Protection of Conscience Project
Protection of Conscience Project
Service, not Servitude

Service, not Servitude

In good conscience: rebuttal revisits arguments

Trinity University Student Newspaper
18 November, 2011
Reproduced with permission

Note: This is the author's response to critics of a previous column, which expressed concern about threats to freedom of conscience and generated a flurry of charges against the author, including a call for a "formal investigation" of his views. [Administrator]

Prof. David Crockett*

Space constraints prevent me from fully addressing all of the various charges leveled against me in last week's responses to my Nov. 4 column on freedom of conscience. My sense about the collective whole is that people read into my column arguments that simply are not there. Here is a scattershot series of selected rebuttals.

Professor O'Brien highlights the obvious - that I had an argument to make. O'Brien is correct that we cannot pretend to be neutral when it comes to morality and politics. Government must make distinctions. I do not argue that religious liberty allows anyone of any religious persuasion to do anything he desires in the name of conscience. I do not absolutize this liberty. Child sacrifice cults, for example, would not merit such freedom. I simply question whether the specific distinctions being made in the areas I highlighted are merited. While we have to answer the question of where we should draw lines in this specific context, it need not be a zero-sum game. An accommodationist approach would allow religious groups to practice their faith even as secular organizations pursue alternative methods.

Professor Stone argues that access to public funds changes this calculation. If a religious group receives public funds to support its work, it must ignore fundamental precepts of its doctrine. But while that may be how the law is implemented today, it is not clear that things MUST be that way. One of the arguments for letting faith-based groups provide social services is that they are able to address the spiritual side of people - allowing redemption and spiritual transformation to reform criminal behavior or heal chemical dependency, for example. Assuming there is some merit to this approach, it seems counter-productive to require these groups to strip themselves of the very qualities that set them apart from secular organizations.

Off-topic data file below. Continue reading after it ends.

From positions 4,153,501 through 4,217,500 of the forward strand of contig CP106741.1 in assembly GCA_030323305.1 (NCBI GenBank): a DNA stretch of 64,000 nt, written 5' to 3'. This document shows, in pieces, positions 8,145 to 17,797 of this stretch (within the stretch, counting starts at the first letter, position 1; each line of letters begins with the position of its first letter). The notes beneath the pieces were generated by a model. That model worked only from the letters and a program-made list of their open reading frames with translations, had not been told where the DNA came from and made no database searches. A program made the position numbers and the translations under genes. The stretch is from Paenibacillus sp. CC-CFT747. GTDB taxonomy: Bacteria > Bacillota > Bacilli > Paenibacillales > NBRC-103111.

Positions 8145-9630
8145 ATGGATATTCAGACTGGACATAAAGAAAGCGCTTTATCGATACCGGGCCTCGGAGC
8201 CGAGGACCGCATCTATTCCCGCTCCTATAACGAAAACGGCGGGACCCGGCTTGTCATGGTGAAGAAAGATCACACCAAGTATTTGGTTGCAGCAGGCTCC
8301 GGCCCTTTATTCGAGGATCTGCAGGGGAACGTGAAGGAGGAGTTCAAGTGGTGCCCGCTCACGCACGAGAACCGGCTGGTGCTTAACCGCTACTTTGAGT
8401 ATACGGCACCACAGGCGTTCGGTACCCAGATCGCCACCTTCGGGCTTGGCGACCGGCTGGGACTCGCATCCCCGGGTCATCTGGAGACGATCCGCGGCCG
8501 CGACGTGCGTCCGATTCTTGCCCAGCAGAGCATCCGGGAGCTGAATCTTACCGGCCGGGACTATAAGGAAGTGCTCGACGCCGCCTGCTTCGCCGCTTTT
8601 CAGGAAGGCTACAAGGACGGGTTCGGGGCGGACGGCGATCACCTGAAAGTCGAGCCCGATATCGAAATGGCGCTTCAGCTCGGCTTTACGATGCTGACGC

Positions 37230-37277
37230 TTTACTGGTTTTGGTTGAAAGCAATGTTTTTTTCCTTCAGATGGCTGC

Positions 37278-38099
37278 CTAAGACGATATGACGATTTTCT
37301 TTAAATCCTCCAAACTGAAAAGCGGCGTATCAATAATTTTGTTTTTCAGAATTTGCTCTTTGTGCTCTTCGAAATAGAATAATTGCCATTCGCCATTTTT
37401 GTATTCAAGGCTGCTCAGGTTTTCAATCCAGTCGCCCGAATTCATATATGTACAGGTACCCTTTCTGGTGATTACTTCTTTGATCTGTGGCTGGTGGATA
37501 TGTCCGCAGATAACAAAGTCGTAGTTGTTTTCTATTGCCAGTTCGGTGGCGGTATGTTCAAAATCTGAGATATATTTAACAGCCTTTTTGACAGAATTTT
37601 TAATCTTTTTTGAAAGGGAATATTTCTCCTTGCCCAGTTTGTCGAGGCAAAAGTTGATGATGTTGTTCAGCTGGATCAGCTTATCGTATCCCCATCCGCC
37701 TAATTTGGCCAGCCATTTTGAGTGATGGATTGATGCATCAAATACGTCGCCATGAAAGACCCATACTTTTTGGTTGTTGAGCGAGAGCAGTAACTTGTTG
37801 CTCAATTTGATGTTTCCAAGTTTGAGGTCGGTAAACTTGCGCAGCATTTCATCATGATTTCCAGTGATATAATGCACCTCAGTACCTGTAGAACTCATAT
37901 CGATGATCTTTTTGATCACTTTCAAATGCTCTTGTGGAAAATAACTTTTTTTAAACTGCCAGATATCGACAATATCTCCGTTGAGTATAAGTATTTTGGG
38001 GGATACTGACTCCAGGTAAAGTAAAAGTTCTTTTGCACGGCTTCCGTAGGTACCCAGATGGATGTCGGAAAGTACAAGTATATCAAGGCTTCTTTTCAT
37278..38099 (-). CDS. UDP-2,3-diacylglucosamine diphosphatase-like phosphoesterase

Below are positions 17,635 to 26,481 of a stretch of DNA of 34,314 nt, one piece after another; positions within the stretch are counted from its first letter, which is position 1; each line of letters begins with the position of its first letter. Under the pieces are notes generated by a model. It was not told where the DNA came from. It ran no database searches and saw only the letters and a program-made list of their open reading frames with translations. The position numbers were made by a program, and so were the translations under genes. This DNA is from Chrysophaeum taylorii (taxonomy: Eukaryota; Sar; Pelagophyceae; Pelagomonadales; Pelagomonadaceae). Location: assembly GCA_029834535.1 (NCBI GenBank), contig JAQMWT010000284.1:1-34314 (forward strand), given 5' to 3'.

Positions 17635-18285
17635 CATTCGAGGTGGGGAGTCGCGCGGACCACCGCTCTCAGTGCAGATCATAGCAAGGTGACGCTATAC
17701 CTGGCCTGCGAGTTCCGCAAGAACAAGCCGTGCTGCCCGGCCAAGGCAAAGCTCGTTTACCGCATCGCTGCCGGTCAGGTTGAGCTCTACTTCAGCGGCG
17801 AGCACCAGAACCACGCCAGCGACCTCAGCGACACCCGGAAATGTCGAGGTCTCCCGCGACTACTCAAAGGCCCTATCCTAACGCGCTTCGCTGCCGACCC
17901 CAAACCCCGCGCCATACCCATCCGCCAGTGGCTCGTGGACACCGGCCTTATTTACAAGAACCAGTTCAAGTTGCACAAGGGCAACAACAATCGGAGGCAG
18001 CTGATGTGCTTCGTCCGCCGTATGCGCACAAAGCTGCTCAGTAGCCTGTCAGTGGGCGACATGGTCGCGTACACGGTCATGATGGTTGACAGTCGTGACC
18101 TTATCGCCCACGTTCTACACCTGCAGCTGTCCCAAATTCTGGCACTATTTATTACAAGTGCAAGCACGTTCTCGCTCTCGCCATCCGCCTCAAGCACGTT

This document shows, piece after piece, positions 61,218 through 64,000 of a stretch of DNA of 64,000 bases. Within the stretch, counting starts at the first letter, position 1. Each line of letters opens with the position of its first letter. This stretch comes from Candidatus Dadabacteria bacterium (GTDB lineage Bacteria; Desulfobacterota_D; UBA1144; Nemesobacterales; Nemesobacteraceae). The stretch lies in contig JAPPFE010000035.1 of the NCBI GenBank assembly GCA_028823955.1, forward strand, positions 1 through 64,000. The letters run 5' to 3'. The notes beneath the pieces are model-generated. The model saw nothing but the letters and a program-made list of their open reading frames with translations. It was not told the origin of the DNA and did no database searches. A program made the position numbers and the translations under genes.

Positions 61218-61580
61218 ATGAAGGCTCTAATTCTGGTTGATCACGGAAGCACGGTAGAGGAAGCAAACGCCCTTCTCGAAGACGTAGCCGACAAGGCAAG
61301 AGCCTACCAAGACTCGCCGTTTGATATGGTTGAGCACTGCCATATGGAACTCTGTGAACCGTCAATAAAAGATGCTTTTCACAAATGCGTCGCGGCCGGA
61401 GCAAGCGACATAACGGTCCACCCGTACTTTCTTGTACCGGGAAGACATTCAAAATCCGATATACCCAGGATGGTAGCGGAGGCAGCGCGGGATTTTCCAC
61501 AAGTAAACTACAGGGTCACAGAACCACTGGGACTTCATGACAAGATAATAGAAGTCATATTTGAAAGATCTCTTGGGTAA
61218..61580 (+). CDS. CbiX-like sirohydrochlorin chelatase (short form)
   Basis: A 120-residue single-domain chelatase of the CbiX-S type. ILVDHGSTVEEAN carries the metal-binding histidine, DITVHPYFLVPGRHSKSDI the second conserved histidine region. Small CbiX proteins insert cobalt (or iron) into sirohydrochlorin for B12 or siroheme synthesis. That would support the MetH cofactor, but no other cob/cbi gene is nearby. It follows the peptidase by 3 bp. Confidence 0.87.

Allowing religious groups to stay religious may not make secularists very happy, but it does not constitute a breach of the mythical wall of separation between church and state. Someone else may have filled the void when Catholic Charities bowed out of the adoption business - but the point is it should not have HAD to do so. The absolutists in this dispute are those who seek to relegate religion to a purely private and marginal force in society.

Stone also argues that religious beliefs are not "special." But they ARE special. They are explicitly protected in the First Amendment. Stone may prefer to restrict the free exercise of religion to mere freedom of worship, but freedom of religion goes beyond worship services to encompass all manner of actions in the public square, including caring for widows and orphans. No one has a "right" to adopt a child, and it strikes me as bizarre to argue that Catholic Charities was involved in a "social injustice" by adhering to its religious tenets concerning sexuality.

That last point addresses the "challenge" in the SDA column. Limiting my comments to my own faith, orthodox Christianity makes no distinctions based on race or disability. It has ALWAYS taught what the SDA would no doubt label a "heterosexist" sexuality.

The most hyperbolic charges came from students, who went to heroic lengths to cast my column in the most pejorative light possible. I devoted a grand total of one paragraph to LGBT-related issues, focusing entirely on the narrow question of the extent to which various laws and policies favoring LGBT concerns threaten the religious liberty of others. I did not "bash" anyone. I did not imply that any person or class of persons was not religious. I used standard political science jargon to refer to group action in politics - hardly "dehumanizing" anyone or redefining anyone's existence. If my column "shattered" the "sense of safety" of certain individuals on campus, I would gently suggest they reexamine the place of political discourse at a university. In broaching the subject of freedom of conscience, I did not attack anyone's sexuality, nor did I argue for government regulation of what people do in their bedrooms. I simply raised questions about the extent to which some people and groups are being pressured to accept and actively support lifestyles they disagree with, at the risk of being expelled from the public square.

Speaking of which, the predictable comparison to the civil rights movement is an attempt to delegitimize my argument by a risible comparison to white racism. The plea for a "formal investigation" of my views strikes at the very heart of the role of free speech, supposedly one of the central themes of the recent First Amendment week. Since there is clearly only one publicly-acceptable way to think about the question I raised, the ridicule associated with the alternative perspective only serves to suppress other voices. Having jumped out of a few airplanes in my life, I can handle public scorn. Others may feel less confident to engage in the free circulation of ideas. Properly defined, tolerance is a two-way street that requires rational discourse about right and wrong, accompanied by a moderate demeanor and the willingness to give your interlocutor the benefit of the doubt about his intentions - at least until proven otherwise.